"You should be a Said most of the time. Go through the world and let your words draw attention to themselves, not their attribution tag draw attention to HOW they are spoken. But every once in a while, you've got to mix it up. You have to break that uniformity with variety in the same way you would any motif within art. You need to throw a word in there that shows a line isn't just being 'said.' And sometimes you might even describe action in a separate sentence for variety. Humans do not just...'SAY' everything. Neither of these factions was right. Both tried to control you. But now it is time for you to learn...moderation. Now it is time for all of you....to control yourselves."

And then I turned and left the town, never to return. I walked into the setting sun amidst a flurry of late summer abscission by the local flora. For reasons that will defy explanation, someone in the town put Shadow's Theme (from Final Fantasy 3) on the town's PA as I walked away forever.

Thursday, June 7, 2018

How do I fricken START? (Mailbox)

How do I just. Fricken. START?

[Remember, keep sending in your questions to chris.brecheen@gmail.com with the subject line "W.A.W. Mailbox" and I will answer a couple each week.  I will use your first name ONLY unless you tell me explicitly that you'd like me to use your full name or you would prefer to remain anonymous. Minor surgery may be done to sensitive questions so that my FB page commenters aren't invited to give harmful advice.]   

Ben asks

I have a story I want to write. It's epic in nature, and stems from a series of delusions I had (for which I'm now taking meds), where I believed I was part of a greater purpose to create, or become (that is the question), infinite beings, that started at the dawn of man. It comes from a basis of "what if all mankind was an evolution that was the source of 'purpose'".

That being said, I follow your page for the sole purpose of motivating me to start, but to be honest my ego, which I need to do this, is dwarfed by the extreme talent of the great successes of our lifetime.

So what I would ask is, how do I start? Mind you, I've started numerous times. At least 20 beginnings to my story have been deleted in my absolute disgust. So I think maybe a new strategy is needed. Should I create characters first? Bullet point story trajectories? What should I do?

My reply:

I'm going to do a slightly reworded version of your question for the preview text of my social media just because a lot of folks start giving advice without reading the article, and sometimes it's really bad advice. Which is fairly low stakes when they're advising someone not to write every day or that there's no need to read that much. Particularly I don't want anyone giving you unlicensed medical advice regarding your psych meds.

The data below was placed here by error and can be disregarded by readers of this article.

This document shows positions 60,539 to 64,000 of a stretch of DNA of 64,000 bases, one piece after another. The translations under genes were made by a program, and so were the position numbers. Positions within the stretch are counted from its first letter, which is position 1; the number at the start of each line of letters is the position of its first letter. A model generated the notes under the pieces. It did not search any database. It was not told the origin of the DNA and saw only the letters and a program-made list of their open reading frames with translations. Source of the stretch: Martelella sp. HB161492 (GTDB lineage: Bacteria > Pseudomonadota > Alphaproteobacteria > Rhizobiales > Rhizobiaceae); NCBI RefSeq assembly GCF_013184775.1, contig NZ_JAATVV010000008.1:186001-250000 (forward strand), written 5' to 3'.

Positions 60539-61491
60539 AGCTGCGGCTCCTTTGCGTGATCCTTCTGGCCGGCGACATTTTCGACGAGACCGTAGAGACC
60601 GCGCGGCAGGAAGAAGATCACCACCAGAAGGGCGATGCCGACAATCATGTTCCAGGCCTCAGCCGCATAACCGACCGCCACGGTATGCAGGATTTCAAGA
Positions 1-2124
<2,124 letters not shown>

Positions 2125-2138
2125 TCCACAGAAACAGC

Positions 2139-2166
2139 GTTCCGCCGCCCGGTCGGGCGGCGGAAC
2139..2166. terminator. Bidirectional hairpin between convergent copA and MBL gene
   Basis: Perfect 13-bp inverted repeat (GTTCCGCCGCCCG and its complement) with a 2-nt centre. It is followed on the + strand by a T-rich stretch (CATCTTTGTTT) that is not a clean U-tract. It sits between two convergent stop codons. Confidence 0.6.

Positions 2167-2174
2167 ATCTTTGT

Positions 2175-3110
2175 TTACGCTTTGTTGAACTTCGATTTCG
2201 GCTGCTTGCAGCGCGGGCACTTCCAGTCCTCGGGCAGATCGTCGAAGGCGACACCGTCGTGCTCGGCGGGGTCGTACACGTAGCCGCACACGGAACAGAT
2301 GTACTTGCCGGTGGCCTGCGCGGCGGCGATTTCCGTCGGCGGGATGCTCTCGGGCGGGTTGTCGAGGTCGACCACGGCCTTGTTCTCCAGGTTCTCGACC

Let me bust out my thick Austrian accent and cigar. "Tell me about your mother...."

Writing is so intrinsically tied to thinking and the troubles we have with writing so often troubles we are having with the way we think that if I had the opportunity, Ben, I would actually sit down with you for a few minutes and ask you a handful of questions, not unlike a therapy session, to try and narrow down what it might be.

So often our writers blocks can be health problems, sleeping issues, malnutrition, and all manner of psychological blocks. While I can sit and write almost regardless of circumstance (because I've been doing this a very long time), the difference in word count when life is relatively hunky dory and when, say, I think someone I love is really angry with me is almost a factor of ten. I experienced one of my worst writing times in the early 2000's when I was in a relationship that I didn't know at the time was emotionally abusive and involved a coercive sexual dynamic (where I was having sex to avoid the tearful fights that would inevitably happen if I didn't have the sex). It was only weeks after our break up that the words began to flow again. Since I've gone professional with writing, one of the most profound difficulties I've had writing more than just a blog post (often with a mighty heaping spoonful of jazz hands) has been because of the intense anxiety over our current political climate.  Certainly not every psychological problem causes a block (indeed, some seem to facilitate writing prolifically), but almost every block has a psychological source.

“All writing problems are psychological problems. Blocks usually stem from the fear of being judged. If you imagine the world listening, you'll never write a line. That's why privacy is so important. You should write first drafts as if they will never be shown to anyone.”  ― Erica Jong
However I think you've let a couple of things through in your question that I can pin down and work with. I honestly think you nailed it in one when you mentioned your ego's role in this. I might have gotten it from the clue of you starting over so many times or the worry of the greats that came before you, but most of the Blues Clues in your letter are pointing in that same direction. And I brought my big blue magnifying glass.

You're afraid that it's not going to be good enough. Which is not to sound flip or dismissive. That's a reasonable fear for any writer. It's one we have to get over, of course, but it is reasonable.

While we all need monstrous planetoid-sized egos to do anything so self congratulatory as write and then turn around and put that writing out in the world like it might have value to other people, I think you've got your ego on the wrong side of the equation. Ego might be important for you to keep going and it's absolutely vital when it's time to blow off the stack of rejections and keep submitting because you know your work is good enough, but I also think ego is what's holding you back. Because when you see your own efforts as not good enough compared to others, you quit and start over. Over and over and over again. That's ego flying like a bird into a pane glass door over and over again.